by William A. Jacobson at legalinsurrection.com
The Stanford Law School student shout-down of Fifth Circuit Court of Appeals Judge Stuart Kyle Duncan was disgusting, and the conduct of Associate Dean for Diversity, Equity, And Inclusion Tirien Steinbach in berating the Judge for showing up was atrocious. See this post for the gory details, Stanford Law Students, With Support From Diversity Dean, Shout Down Visiting Appeals Court Judge Because He’s Conservative.
But it’s worse than it appears. The abuse hurled at Judge Duncan is a direct outgrowth of the abuse hurled at conservative Supreme Court Justices, as I documented in Stanford Law Student Shout-Down Reflects Normalization Of Intimidation Of Conservative Judges.
That toxic national environment was evident at Stanford Law where Federalist students had their images plastered on protest posters with an implicit threat to target them.
The DEI problem at Stanford Law School runs deep, as it does at the university.
There have been many calls to fire DEI Dean Steinbach, and she was criticized (but not by name) in the university apology letter. But why should she be fired when she was doing precisely what one would expect DEI bureaucrats to do, treat every issue including a speaker’s right to speak and listeners’ rights to hear as subject to the subjective progressive feelings of allegedly “marginalized” identity groups.
South Texas College of Law Houston Prof. Josh Blackman makes that point in a persuasive column at The Volokh Conspiracy (Reason),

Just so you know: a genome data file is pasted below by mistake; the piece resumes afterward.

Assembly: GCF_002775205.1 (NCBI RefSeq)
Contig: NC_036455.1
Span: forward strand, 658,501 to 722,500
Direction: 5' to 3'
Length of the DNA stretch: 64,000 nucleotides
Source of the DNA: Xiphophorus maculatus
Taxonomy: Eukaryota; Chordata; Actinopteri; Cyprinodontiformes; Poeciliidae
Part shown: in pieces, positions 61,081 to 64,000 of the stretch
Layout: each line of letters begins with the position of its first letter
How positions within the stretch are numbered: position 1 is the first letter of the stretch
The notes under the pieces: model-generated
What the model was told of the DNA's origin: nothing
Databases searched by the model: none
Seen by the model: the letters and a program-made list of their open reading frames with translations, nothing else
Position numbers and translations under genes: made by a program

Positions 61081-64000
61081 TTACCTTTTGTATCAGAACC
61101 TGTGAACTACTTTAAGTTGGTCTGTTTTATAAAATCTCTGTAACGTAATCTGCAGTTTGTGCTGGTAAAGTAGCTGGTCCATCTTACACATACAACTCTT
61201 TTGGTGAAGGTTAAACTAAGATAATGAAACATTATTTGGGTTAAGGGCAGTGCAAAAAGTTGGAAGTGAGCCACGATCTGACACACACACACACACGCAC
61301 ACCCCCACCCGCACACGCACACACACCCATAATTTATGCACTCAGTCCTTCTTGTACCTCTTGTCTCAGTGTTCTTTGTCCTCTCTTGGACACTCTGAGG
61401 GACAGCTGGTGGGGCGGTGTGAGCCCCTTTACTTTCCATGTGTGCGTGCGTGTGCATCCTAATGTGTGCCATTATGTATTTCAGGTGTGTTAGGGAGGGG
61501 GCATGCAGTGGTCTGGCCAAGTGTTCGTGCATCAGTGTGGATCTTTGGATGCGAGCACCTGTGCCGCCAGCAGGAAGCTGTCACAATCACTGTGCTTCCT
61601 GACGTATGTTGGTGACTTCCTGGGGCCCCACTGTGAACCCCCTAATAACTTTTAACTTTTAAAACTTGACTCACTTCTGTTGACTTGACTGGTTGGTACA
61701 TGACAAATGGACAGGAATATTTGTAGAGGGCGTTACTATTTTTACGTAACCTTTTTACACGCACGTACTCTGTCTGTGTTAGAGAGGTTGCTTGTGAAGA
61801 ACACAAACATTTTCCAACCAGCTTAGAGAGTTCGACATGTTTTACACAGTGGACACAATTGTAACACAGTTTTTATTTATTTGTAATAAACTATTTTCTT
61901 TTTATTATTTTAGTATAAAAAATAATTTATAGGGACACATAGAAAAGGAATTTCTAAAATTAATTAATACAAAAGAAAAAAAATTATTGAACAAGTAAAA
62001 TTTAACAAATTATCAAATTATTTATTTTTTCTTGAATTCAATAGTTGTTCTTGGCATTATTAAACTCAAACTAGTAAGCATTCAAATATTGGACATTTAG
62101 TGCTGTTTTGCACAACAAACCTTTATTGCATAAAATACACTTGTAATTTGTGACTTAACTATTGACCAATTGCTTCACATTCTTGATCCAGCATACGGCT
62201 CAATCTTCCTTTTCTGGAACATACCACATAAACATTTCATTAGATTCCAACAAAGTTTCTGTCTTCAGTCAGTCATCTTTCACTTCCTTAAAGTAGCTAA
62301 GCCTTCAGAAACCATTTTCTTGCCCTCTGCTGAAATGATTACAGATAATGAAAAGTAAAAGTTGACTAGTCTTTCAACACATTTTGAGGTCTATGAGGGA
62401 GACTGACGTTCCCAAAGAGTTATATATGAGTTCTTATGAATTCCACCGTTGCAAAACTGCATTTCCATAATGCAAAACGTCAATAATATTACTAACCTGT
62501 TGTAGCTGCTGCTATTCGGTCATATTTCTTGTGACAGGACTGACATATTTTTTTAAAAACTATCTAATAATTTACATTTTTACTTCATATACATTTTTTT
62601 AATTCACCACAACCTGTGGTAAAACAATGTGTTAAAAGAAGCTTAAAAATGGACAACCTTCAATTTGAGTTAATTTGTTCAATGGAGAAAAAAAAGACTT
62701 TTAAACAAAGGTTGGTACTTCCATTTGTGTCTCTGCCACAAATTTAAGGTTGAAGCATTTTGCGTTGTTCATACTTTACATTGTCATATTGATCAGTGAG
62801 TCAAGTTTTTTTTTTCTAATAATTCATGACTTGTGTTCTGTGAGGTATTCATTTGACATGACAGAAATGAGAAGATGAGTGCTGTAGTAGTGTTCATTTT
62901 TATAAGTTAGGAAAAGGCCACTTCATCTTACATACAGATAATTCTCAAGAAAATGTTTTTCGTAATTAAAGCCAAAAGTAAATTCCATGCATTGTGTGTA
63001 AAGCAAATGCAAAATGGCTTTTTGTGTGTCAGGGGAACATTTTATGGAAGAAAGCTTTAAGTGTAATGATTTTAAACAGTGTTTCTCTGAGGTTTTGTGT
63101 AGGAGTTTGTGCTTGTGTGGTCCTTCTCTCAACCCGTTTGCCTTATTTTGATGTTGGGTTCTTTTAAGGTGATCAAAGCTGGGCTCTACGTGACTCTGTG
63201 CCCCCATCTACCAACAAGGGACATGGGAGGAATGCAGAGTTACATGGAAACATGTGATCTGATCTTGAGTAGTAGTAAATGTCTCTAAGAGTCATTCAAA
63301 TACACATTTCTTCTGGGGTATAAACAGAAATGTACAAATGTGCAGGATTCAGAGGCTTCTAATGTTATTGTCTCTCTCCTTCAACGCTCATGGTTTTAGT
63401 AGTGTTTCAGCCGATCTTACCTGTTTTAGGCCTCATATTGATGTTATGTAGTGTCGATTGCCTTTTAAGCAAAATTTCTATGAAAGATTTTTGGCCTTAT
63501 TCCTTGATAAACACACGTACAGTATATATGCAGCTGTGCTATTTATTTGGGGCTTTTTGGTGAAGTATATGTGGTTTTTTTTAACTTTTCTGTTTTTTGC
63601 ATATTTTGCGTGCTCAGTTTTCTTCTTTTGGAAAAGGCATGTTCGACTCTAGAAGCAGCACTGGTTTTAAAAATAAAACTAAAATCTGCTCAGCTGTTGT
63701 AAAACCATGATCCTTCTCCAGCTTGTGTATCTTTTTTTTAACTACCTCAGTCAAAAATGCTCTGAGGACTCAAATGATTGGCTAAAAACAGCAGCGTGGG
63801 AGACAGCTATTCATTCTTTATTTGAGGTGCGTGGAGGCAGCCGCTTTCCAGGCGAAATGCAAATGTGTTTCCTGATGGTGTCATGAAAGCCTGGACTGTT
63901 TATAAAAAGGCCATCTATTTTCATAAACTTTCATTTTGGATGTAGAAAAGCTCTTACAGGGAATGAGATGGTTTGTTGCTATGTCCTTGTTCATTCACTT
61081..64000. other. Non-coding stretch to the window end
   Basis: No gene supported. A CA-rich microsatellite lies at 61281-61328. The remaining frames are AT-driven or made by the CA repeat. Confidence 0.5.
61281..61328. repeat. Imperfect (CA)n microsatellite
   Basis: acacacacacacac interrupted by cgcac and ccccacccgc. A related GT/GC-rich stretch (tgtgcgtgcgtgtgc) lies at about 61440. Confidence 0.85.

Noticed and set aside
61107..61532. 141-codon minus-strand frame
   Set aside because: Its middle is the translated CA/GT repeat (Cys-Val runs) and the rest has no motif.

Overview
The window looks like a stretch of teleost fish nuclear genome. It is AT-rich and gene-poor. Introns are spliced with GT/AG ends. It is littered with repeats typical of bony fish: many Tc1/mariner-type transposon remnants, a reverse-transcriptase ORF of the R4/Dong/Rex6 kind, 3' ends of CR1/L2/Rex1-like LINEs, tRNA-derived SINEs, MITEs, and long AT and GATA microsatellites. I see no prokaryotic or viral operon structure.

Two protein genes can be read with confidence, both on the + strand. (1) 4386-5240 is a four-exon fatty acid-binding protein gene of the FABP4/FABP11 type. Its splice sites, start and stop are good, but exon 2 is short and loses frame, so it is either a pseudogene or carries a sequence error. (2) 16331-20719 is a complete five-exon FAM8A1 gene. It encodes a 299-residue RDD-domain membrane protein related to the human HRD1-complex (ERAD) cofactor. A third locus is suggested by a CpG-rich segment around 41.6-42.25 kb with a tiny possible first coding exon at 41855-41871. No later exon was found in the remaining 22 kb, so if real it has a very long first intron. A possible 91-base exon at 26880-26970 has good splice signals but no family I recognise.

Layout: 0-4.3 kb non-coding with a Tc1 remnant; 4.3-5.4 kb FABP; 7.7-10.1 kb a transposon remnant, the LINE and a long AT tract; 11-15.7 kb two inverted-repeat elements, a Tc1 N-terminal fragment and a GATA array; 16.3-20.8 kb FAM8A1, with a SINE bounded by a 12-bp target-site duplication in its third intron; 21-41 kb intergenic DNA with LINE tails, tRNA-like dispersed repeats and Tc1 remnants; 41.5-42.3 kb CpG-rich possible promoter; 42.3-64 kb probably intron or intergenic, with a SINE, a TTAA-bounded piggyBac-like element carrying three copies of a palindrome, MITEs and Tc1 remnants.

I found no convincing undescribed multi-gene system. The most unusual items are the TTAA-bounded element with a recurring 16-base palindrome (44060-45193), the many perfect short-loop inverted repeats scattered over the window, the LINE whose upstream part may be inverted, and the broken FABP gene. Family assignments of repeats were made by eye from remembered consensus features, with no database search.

But Stanford cannot absolve itself of this problem by sacrificing Steinbach as a scapegoat…. Rather, Stanford created this problem by establishing, reinforcing, and growing the DEI bureaucracy.
When a university empowers DEI to deem speech “harmful,” DEI will deem speech “harmful.” When a university empowers DEI to designate spaces as “safe,” DEI will deem spaces as “safe.” When a university allows DEI to treat some people as “oppressors,” DEI will treat those people as “oppressors.” When a university teaches students that “harmful” speech has no place on a campus, the students will take steps to prevent “harmful” speech on their campus. This protest was a direct byproduct of what students have learned for years.
Every word in Steinbach’s speech reinforces these core planks of DEI. And her speech was obviously prepared in advance. She was so confident in her beliefs that she delivered those remarks, knowing she would be recorded. Steinbach no doubt thought she was on the right side of the university….
… we have witnessed the endgame of DEI. These officials are empowered to extend their tendrils into every facet of an academic institution, with or without the backing of the Dean. Their mission is not to promote learning or academic inquiry, but instead to advance a specific ideology, which I refer to as DEI deology. These beliefs are not trying to achieve a goal of neutrality. Rather, consistent with anti-racist teachings, they seek to use their newly-acquired power to elevate preferred messages and to deplatform
Firing DEI Dean Steinbach may bring satisfaction to Judge Duncan, who was the recipient of her improper conduct, as well as the broader conservative legal community. But it will do nothing to change the culture at Stanford Law School, though it may save the law school from further reputational damage. It may stave off an informal boycott by federal judges as happened to Yale Law School.
Given the mealy-mouthed initial reaction by the Stanford Law School Dean, there is no reason to believe anything will change in the DEI culture at Stanford Law School by firing DEI Dean Steinbach. Maybe it’s better for the greater good of society to let Stanford Law School bear the consequences of its obsession with DEI, rather than removing a figurehead and pretenting that the problem is solved.